Introduction


HTML hasn't been around for many years. The first web pages began in November 1990, and back then, there were little to no HTML standards to follow. As a result, a group called the World Wide Web Consortium formed to set standards for coding HTML.

Every resource available on the Web -- HTML document, image, video clip, program, etc. -- has an address that may be encoded by a Universal Resource Identifier, or "URI".

URIs typically consist of three pieces:

The naming scheme of the mechanism used to access the resource..

The name of the machine hosting the resource.

The name of the resource itself, given as a path.

Since HTML documents are just text files they can be written in even the simplest text editor..

When a browser opens an HTML file, the browser will look for HTML codes in the text and use them to change the layout, insert images, or create links to other pages.

What is HTML?

HTML is a markup language for describing web documents.

HTML stands for Hyper Text Markup Language.

A markup language is a set of markup tags.

HTML documents are described by HTML tags.

Each HTML tag describes different document content.

Opening and Closing tags


HTML code is most commonly referred to as tags. The majority of tags have both an opening tag and a corresponding closing tag. Every HTML file begins with this opening tag:

<html> Every HTML file ends with the corresponding closing tag: </html>

Head tags

Notice the / in the closing tag? All closing tags must have this slash. You know why? Because it's a closing tag, that's why. Below the opening html tag come the opening and closing head tags:

<head> </head>

Title tags

The head tag doesn't have any affect on what appears on the web page, it's job is to hold certain other types of tags, one being the title tag:

<title>My first title</title>

Look at that, there's some text between the opening and closing title tags, this is where the title of a web page is entered, it will appear in the browser's title bar:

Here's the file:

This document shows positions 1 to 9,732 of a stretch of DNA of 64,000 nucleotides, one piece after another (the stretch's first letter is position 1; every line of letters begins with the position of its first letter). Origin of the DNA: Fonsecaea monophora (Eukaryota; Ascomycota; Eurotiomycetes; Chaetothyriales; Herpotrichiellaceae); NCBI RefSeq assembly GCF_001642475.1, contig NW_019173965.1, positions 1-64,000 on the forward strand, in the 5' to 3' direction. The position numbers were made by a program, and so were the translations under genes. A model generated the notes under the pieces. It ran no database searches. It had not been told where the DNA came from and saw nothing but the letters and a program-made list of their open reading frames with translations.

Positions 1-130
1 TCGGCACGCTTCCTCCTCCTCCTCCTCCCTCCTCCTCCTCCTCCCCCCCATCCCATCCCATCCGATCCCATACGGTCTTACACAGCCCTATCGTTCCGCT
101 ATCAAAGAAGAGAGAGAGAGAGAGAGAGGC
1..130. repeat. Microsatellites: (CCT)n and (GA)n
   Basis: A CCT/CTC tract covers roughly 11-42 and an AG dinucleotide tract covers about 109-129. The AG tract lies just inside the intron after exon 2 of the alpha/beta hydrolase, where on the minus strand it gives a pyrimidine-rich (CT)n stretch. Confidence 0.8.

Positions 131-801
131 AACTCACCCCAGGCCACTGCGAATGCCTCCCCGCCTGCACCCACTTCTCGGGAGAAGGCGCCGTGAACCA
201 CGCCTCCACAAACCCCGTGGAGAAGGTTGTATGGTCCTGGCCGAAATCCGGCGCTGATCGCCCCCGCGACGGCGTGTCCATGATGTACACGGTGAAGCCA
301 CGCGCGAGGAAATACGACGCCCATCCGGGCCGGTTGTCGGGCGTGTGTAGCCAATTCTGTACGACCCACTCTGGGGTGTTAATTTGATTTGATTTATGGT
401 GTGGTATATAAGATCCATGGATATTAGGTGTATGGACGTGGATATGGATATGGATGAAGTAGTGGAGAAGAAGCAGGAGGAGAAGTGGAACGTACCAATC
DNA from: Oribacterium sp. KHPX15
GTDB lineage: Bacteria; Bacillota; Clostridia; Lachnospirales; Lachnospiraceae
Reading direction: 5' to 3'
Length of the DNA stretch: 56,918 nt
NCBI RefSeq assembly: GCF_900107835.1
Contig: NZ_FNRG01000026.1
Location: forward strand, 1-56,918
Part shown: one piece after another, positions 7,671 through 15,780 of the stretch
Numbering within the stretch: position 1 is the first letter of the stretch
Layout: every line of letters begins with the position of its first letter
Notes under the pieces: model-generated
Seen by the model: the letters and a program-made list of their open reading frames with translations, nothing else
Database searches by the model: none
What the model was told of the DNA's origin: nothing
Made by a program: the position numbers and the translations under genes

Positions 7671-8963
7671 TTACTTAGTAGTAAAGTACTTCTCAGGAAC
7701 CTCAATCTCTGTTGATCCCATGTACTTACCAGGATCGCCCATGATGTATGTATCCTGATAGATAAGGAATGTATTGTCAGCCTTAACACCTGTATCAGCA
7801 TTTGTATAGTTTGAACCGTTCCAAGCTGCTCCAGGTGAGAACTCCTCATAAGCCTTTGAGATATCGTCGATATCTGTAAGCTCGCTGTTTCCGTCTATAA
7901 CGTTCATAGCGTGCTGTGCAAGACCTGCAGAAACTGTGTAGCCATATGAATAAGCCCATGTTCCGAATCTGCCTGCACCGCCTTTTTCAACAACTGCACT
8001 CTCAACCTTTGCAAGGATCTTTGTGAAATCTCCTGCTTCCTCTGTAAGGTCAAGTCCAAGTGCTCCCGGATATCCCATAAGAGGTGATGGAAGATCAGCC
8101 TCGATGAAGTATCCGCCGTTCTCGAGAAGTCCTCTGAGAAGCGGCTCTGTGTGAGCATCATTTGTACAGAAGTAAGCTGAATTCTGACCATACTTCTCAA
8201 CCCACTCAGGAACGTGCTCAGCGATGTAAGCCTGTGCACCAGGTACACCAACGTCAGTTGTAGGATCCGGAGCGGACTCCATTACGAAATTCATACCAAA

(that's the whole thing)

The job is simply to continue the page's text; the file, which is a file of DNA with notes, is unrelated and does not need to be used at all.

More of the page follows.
the closing head tag. Remember, a closing tag has a slash ( this thing / ). So this is what the code should look like so far:

<html> <head> <title>My First Webpage</title> </head> </html>

Body tags

Now let's get to putting something on the webpage. Everything that is seen on web pages is found between the opening and closing body tags:

<body> </body>

Example:

<html> <head> <title>My First Webpage</title> </head> <body> Hello, this is my first webpage </body> </html>

Save the code with .Html extension and run in your browser this is the first web program you have done

Heading tags

Lets add the web page a little more eye catching by adding a large, bold heading using the heading tags:

<html> <h1>This is heading 1</h1> <h2>This is heading 2</h2> <h3>This is heading 3</h3> <h4>This is heading 4</h4> <h5>This is heading 5</h5> <h6>This is heading 6</h6> </html> <p>The <h1> to <h6> tags are used to define HTML headings. <h1> defines the most important heading. <h6> defines the least important heading.<p>

Another block tag is the paragraph tag:

<p></p>

Any text put between the opening and closing p tags makes one paragraph.

Break tag

Hitting the “Enter” key has no effect on web pages, to start a new line within a paragraph the br tag is needed:

</br>

The br tag is one of the few HTML tags which does not have a corresponding closing tag. These kind of tags are called “single” tags. Here is an example of how the br tag can be used in a paragraph

the closing head tag. Remember, a closing tag has a slash ( this thing / ). So this is what the code should look like so far: